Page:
I have been Type 1 since 1966. Still having BS control problems. Try my best, but find eating properly on a low income very difficult. The supermarket food chains always charge the highest prices for nutritional items where as there is always “junk” food on sale. Even the food banks only have boxed or tinned food which only promote an even worse diet than what we can afford now. I get regular exercise through a medically approved program and meet with Diabetic Nurse Practitioners as often as I can and they have been telling me to get an insulin pump or the new FreeStyle Libre Sensor System to help me control my condition. I have applied for and been approved for these devices but my health insurance refuses to pay for them and our government health system will only pay for them if you are under the age of 25. Not sure what to do. I need to keep the health insurance , even though it is very costly, because my insulin and my wife’s medications are not covered by government health care. Unfortunately I am unable to work anymore because of disabilities related to T1D complications. Despite this I tried working at a cleaning job about a year ago but was dismissed after 5 days due to safety reasons (I fell several times). I live in the fastest growing city in Canada. Unfortunately it is not located in a province where the T1D condition is considered very important except for young people who are diagnosed up to the age of 25 for which the government health system pays the full cost of purchase and supplies for insulin pumps There are about 3 locations in Canada where T1D;s are assisted like this so they can use newer devices to get better control and management of their condition. On my limited pension there is no way I could relocate to any of these areas and my wife, who is disabled, could not endure the harsher climates. I try to stay positive, but find times to be very trying and sometimes worry that I might do something to worsen the situation. I know last fall the deer were all over my yard and I was very tempted to get some fresh venison. I almost did, but realized that firing my rifle in the city would probablty get me locked up and then my wife would have no one to care for her. Being a T1D most of my life has not been as bad as many people think it would be. The only thing that younger T1D’s need to consider is the way you are paying for this condition now may not be what it could be like when you get older. The older people in society are mostly forgotten about.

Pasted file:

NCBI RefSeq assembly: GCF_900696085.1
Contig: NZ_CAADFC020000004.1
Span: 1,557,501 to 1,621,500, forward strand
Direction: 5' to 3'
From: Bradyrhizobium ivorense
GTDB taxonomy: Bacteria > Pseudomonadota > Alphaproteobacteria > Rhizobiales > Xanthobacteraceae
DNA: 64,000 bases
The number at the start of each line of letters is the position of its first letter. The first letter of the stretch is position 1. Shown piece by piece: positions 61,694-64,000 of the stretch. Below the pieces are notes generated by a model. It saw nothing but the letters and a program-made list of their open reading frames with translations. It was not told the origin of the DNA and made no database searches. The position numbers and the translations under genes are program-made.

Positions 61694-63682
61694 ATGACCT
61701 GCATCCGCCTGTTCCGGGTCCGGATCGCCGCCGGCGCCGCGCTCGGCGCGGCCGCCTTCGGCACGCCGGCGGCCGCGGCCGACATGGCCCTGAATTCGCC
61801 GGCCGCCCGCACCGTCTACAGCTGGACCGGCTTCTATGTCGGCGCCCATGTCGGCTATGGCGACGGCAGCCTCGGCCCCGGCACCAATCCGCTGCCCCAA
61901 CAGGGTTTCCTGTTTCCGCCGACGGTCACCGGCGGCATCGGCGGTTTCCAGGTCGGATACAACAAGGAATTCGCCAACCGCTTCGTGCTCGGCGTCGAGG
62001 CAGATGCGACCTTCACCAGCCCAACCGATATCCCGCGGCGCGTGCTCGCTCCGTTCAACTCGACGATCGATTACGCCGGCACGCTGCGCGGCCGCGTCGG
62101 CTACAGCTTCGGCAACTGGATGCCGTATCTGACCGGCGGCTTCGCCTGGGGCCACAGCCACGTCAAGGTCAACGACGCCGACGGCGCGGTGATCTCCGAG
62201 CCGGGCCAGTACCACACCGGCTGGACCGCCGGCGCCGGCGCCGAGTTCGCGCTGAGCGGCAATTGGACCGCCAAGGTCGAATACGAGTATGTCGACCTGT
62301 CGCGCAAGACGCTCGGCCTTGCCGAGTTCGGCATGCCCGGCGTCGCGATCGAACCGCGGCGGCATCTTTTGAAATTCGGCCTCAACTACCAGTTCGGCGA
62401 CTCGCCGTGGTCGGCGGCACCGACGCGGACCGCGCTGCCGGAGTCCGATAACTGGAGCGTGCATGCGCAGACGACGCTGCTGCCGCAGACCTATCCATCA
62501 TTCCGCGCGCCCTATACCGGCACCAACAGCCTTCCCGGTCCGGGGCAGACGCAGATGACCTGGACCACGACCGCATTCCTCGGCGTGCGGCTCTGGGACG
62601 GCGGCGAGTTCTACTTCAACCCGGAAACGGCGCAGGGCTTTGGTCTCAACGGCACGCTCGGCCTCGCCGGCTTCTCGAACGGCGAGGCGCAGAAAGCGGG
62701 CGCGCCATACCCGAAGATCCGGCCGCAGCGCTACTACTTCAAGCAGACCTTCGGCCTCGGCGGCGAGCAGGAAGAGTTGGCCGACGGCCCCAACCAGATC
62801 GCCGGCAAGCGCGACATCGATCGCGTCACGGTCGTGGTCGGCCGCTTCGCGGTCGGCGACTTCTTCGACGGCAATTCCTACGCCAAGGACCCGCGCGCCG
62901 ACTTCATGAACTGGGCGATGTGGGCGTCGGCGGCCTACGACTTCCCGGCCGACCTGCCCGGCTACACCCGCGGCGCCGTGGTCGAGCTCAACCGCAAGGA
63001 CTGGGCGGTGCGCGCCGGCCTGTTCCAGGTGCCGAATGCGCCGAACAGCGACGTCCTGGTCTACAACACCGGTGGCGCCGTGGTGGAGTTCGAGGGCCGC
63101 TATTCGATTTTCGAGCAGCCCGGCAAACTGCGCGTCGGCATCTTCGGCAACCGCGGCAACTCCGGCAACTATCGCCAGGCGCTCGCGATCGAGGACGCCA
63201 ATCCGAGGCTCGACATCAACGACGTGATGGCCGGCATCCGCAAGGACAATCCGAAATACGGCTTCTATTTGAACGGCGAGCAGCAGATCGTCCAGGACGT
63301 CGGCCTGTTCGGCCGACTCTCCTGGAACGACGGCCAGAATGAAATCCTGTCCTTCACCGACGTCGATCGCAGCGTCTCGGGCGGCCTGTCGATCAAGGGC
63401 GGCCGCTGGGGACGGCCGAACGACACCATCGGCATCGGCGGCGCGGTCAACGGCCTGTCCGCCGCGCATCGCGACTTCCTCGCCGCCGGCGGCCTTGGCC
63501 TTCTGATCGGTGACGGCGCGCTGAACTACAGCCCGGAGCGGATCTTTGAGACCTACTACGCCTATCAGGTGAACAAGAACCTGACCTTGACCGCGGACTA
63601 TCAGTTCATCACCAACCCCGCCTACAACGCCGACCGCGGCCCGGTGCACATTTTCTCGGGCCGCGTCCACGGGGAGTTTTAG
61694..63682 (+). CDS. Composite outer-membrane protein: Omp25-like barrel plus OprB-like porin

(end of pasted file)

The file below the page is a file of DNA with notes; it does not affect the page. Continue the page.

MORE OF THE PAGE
I am 19 and this year would be my 8 year anniversary.
HI! I have been type 1 for about 42 years, I had been on a minimed insulin pump for about the past 20 years. I had an insurance change, and I am now on Novolin 70/30 until I can change my insurance again… hopefully! I only have one complication, and that’s mild foot neuropathy. Most of the time, my a1c’s are in the 5’s or 6’s. It’s so wonderful to see so many people here sharing about how long they’ve been with diabetes, it makes me feel so empowered!
i have been diabetic for almost 5 months, and i have serious complications with my diabetes.